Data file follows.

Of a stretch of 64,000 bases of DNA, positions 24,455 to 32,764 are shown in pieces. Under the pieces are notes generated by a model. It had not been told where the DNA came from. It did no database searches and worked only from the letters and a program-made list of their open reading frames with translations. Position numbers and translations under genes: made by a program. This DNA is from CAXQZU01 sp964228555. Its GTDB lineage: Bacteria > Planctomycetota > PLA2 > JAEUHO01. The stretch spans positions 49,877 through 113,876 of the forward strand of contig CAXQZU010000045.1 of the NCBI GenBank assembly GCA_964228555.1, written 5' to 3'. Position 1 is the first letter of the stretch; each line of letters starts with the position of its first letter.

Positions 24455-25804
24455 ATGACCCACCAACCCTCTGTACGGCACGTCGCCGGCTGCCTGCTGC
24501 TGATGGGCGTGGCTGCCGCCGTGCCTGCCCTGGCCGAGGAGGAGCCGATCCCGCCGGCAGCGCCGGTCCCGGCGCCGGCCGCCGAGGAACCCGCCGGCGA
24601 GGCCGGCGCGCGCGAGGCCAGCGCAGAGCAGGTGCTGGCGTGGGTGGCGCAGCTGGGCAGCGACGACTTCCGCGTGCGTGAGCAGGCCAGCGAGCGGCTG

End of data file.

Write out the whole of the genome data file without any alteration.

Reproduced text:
Of a stretch of 64,000 bases of DNA, positions 24,455 to 32,764 are shown in pieces. Under the pieces are notes generated by a model. It had not been told where the DNA came from. It did no database searches and worked only from the letters and a program-made list of their open reading frames with translations. Position numbers and translations under genes: made by a program. This DNA is from CAXQZU01 sp964228555. Its GTDB lineage: Bacteria > Planctomycetota > PLA2 > JAEUHO01. The stretch spans positions 49,877 through 113,876 of the forward strand of contig CAXQZU010000045.1 of the NCBI GenBank assembly GCA_964228555.1, written 5' to 3'. Position 1 is the first letter of the stretch; each line of letters starts with the position of its first letter.

Positions 24455-25804
24455 ATGACCCACCAACCCTCTGTACGGCACGTCGCCGGCTGCCTGCTGC
24501 TGATGGGCGTGGCTGCCGCCGTGCCTGCCCTGGCCGAGGAGGAGCCGATCCCGCCGGCAGCGCCGGTCCCGGCGCCGGCCGCCGAGGAACCCGCCGGCGA
24601 GGCCGGCGCGCGCGAGGCCAGCGCAGAGCAGGTGCTGGCGTGGGTGGCGCAGCTGGGCAGCGACGACTTCCGCGTGCGTGAGCAGGCCAGCGAGCGGCTG